An imaginative Florentine Rigoletto
This time around with Verdi’s Rigoletto, the Florentine Opera is trying something a little different. Designer Noele Stollmack dispensed with the velour and the fake gold leaf and set the action amid a versatile anywhere of platforms and staircases, with many access points for easy entrance and exit. The cast looked very comfortable moving about the set.
Scrim panels veil the distance and allow for subtle plays of color lighting and the display of silhouettes. Side lights allowed dramatic and highly selective use of shadow play. (Sparafucile, the hired assassin, casts an ominously long shadow.)
The skill of the actors, the mood of the lighting and our imaginations filled in the locales. Stollmack’s open-plan set worked especially well in Act 3. Instead of peeking through an unconvincing chink in an unconvincing wall, Rigoletto and Gilda stood in the open in relative darkness and watched the Duke seduce Maddalena in relative light.
Diector William Florescu mostly used the set and his cast effectively. He staged — and Audrey Babcock and Arturo Chacón-Cruz played — that Act 3 seduction scene notably well. You rarely see opera singers move with Babcock’s sensual, sinuous ease. Stephen Morscheck’s cold-eyed Sparafucile was dead-on.
But Florescu allowed his Rigoletto, Luis Ledesma, way too much freedom to clutch and stagger in that stock operatic way. I’m all for opera singers moving when it serves dramatic purpose, but Ledesma was busy to the point of distraction and 90% of it drew no motivation from the text, the physical action or the music. Rigoletto is a hunchback; every step hurts. So don’t lurch around so much.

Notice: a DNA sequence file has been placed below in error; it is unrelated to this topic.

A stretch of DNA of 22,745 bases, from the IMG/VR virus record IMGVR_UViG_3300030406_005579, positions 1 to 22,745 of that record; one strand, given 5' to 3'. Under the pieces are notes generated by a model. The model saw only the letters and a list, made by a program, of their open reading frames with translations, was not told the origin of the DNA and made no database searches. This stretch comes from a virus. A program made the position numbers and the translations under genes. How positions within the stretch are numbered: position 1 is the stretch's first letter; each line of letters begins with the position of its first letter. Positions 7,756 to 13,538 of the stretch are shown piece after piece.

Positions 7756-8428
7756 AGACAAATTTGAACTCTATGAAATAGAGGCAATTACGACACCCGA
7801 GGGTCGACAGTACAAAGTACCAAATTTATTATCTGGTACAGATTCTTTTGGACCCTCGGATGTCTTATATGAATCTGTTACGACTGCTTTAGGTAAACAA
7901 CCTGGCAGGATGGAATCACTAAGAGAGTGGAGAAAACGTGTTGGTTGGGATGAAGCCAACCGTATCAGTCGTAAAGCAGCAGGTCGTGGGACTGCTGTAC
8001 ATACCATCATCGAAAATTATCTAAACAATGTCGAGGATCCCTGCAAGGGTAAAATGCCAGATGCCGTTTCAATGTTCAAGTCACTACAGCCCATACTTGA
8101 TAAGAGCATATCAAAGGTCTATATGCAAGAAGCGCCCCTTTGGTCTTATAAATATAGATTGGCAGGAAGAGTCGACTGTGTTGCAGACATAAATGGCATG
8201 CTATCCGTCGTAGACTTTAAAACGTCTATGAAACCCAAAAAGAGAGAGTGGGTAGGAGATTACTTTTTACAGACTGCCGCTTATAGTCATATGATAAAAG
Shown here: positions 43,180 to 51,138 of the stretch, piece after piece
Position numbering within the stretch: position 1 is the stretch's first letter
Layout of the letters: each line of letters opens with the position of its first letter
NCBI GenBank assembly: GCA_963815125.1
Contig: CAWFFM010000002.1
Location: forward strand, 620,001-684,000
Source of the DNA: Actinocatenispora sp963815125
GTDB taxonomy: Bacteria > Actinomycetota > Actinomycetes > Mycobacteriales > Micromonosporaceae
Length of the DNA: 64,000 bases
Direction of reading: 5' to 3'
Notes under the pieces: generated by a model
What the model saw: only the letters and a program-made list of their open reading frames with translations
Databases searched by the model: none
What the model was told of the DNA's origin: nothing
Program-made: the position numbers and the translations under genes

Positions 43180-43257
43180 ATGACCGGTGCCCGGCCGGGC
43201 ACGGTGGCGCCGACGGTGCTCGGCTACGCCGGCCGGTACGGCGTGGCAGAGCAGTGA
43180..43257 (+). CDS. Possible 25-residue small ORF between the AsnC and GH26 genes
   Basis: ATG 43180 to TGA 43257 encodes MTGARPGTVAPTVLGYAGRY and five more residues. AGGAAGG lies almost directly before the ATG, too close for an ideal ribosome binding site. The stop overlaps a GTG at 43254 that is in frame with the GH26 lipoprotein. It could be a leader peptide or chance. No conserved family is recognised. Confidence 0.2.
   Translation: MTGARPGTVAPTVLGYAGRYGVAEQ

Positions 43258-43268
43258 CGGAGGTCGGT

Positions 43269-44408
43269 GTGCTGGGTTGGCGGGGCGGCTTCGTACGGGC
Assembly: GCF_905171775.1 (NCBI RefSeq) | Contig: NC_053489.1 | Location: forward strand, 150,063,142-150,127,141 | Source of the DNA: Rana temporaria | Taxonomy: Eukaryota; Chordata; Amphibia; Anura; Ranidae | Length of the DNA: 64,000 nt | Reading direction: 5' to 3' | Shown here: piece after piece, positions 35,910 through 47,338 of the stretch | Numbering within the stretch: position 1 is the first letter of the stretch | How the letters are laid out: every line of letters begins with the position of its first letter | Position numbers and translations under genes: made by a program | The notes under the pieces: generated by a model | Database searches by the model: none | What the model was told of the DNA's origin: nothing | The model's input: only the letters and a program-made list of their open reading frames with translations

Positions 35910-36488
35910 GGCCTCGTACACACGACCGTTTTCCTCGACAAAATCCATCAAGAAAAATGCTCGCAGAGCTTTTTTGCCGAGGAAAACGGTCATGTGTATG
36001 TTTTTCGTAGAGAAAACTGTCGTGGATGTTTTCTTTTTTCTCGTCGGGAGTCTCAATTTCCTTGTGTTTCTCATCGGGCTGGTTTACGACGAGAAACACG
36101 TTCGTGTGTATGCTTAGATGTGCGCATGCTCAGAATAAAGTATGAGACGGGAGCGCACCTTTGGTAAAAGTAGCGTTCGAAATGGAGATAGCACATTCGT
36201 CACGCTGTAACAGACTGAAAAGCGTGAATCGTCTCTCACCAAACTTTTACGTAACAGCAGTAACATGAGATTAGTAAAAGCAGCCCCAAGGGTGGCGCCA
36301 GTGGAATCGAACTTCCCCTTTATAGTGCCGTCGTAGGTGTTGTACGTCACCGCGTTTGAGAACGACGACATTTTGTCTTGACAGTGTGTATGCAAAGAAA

Ledesma’s best acting was in his singing. The bitter tone and jabbing accents in his singing at court revealed his contempt. That made the tenderness in his voice in his scenes with Gilda, his beloved daughter, all the more affecting.
Chacón-Cruz is like a young pitcher with a 98-mph fastball that he can’t quite control. This is a big, tautly focused tenor with that prized Verdian “ping.” Pitch was an issue Friday, not in the sense of egregious clinkers, but in too many near misses in mid-phrase and in long tones that started dead center but drifted as he held them. His voice is a powerful instrument, but a blunt one; he sang absolutely everything at forte or louder Friday.
Georgia Jarman, as Gilda, stole the show by refusing to overdo anything. I’ve seen her up close; she’s tall and athletic. On stage, she seemed tiny and as fragile as a canary, but didn’t sound like a canary. She wielded her weighty yet agile lyric soprano with fine precision for the purpose of emotional expression. Her rhythmic flex, great dynamic range and sure sense of the harmonic pressure points made her Caro nome at once dazzling and deeply touching. She wedded her singing to a beautiful, dance-like presentation remarkable for its natural, girlish quality and for its lack of interference with her singing.
Joseph Rescigno, conducting the singers and the Milwaukee Symphony Orchestra, framed the singing of Jarman and all the cast most sympathetically. Rescigno enforced apt tempos every beat of the way, excellent balance within the orchestra and between the orchestra and the singers, and maintained a powerful, overarching momentum. This Rigoletto is one of Rescigno’s very best efforts in his long Florentine tenure.
Likewise, Scott Stewart prepared the men of the Florentine Opera Chorus very well. They were true, strong and confident throughout.